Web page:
• wetdog
    Original Author
    15 years ago

    Thanks for the insight. Quite a few people dealing with this!!

  • wetdog
    Original Author
    15 years ago

    Just had the concrete supplier out to look at the job.
    He stated a design flaw.That because of the curves it cracked. My pool is freeform and has many curves, basically it is all curves. He stated fiber mesh may or may not have helped. He said he sees 2-3 a week of these and it is very unfortunate. I was considering having my installer replace but the supplier stated it is normal and within industry standards and it would be at my expense. He mentioned splitting the cost with the installer and replace adding mesh, but once again 95% chance of cracks even with the mesh.... Jeez

  • PRO
    PulteGroup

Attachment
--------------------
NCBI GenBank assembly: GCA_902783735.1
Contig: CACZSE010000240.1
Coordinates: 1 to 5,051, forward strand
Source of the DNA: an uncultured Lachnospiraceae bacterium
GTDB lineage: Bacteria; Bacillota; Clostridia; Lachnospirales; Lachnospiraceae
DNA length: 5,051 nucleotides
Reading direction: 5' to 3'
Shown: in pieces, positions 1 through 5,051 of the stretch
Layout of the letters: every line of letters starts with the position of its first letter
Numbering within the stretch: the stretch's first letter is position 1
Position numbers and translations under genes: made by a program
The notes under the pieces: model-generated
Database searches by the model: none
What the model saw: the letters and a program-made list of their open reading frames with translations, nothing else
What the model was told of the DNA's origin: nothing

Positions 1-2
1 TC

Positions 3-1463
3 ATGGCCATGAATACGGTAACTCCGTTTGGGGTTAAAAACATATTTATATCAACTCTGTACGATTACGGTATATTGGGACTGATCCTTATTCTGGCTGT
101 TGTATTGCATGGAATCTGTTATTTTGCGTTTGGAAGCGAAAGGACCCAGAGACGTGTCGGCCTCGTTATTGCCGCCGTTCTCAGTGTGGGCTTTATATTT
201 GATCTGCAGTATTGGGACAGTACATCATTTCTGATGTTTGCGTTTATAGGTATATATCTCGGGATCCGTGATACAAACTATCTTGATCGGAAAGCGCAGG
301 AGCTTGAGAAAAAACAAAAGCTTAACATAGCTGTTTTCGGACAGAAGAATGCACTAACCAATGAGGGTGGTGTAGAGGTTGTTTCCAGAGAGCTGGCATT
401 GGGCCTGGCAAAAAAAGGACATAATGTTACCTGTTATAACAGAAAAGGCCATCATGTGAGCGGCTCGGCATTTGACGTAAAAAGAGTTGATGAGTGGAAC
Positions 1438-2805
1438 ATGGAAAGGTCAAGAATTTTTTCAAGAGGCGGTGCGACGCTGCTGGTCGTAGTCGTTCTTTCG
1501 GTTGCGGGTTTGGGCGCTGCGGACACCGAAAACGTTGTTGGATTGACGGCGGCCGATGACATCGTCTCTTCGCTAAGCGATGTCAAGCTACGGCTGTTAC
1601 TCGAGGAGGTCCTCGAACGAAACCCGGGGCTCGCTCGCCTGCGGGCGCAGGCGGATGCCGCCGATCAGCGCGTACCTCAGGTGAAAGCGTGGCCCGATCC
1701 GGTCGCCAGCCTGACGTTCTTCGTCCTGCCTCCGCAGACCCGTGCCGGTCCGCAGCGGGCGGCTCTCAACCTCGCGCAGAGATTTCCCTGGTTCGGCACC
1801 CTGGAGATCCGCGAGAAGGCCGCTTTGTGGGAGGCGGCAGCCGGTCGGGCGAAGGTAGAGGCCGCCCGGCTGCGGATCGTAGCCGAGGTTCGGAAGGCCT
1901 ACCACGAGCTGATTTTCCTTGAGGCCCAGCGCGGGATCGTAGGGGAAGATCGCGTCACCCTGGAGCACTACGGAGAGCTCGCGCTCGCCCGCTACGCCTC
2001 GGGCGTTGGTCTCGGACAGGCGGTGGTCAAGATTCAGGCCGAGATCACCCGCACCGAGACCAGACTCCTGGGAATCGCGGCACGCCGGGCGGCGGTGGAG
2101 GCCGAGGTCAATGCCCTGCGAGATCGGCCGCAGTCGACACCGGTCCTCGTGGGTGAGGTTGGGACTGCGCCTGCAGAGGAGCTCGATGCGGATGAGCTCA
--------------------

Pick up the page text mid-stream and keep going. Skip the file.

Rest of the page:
15 years ago

    Wetdog,

    A lot of good insight, but I thought I'd add a few notes. In the concrete business, cracks are certainly very common. The pictures Mike posted show primarily shrinkage cracks, which are a result of the shrinkage previously noted in another post (~1/8" in 10'). Control Joints or saw cuts are meant to relieve the stress from shrinkage by allowing the crack to occur where it is more cosmetically acceptable. One of his pictures shows a classic condition on a re-entrant corner - this detail creates a lot of stress (because the concrete is shrinking in two different directions). The only real solution I'd suggest here is a saw cut or control joint on a diagonal. The picture of the drain shows what we call a "restraint to shrinkage" or RTS crack. Here, you would need to put a diamond or similar shaped cut around the drain with diagonal "spokes" around it.